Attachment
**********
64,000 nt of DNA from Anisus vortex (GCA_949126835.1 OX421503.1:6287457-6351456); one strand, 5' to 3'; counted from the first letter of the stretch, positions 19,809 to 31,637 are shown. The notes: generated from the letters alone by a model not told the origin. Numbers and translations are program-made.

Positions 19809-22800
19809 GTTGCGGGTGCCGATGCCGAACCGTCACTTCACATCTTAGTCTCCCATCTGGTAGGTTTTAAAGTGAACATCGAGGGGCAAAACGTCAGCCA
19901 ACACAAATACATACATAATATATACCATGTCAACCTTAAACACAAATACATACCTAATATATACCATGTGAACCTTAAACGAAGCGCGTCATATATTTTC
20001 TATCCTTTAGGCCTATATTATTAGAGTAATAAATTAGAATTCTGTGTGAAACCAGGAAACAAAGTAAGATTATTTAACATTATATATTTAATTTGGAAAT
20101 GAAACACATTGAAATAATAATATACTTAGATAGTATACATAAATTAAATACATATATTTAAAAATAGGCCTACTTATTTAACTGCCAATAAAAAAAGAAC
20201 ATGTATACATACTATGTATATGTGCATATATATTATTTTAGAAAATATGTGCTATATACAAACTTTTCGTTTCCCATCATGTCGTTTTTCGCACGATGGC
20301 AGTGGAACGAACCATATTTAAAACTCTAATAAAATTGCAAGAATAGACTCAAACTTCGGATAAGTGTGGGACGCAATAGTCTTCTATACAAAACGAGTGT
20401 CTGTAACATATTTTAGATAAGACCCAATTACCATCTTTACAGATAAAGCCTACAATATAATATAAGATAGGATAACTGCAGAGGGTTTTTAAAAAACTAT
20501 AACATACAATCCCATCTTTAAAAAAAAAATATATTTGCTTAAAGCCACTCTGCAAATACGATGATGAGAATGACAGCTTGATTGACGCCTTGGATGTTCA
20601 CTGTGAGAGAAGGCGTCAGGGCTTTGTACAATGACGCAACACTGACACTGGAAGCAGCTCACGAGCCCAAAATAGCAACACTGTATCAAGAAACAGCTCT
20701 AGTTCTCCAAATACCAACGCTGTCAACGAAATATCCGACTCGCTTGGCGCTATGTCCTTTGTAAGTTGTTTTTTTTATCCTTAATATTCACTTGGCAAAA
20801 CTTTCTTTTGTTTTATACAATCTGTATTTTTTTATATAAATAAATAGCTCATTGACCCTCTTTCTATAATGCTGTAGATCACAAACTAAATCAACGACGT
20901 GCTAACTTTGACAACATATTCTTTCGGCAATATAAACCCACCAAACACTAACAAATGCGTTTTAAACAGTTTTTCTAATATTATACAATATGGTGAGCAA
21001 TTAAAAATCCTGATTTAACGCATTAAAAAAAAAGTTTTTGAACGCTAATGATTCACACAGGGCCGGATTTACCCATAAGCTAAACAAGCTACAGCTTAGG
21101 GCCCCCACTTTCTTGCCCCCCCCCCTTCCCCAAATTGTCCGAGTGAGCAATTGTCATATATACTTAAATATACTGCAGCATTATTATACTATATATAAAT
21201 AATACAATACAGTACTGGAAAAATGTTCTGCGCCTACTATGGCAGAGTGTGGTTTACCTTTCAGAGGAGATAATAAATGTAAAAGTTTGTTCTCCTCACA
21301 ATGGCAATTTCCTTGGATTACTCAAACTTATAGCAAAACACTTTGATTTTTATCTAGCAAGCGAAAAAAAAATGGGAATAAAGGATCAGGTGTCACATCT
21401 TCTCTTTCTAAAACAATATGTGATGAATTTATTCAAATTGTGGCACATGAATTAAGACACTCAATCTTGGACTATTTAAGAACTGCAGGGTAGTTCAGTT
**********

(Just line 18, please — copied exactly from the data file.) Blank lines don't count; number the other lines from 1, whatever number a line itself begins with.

21301 ATGGCAATTTCCTTGGATTACTCAAACTTATAGCAAAACACTTTGATTTTTATCTAGCAAGCGAAAAAAAAATGGGAATAAAGGATCAGGTGTCACATCT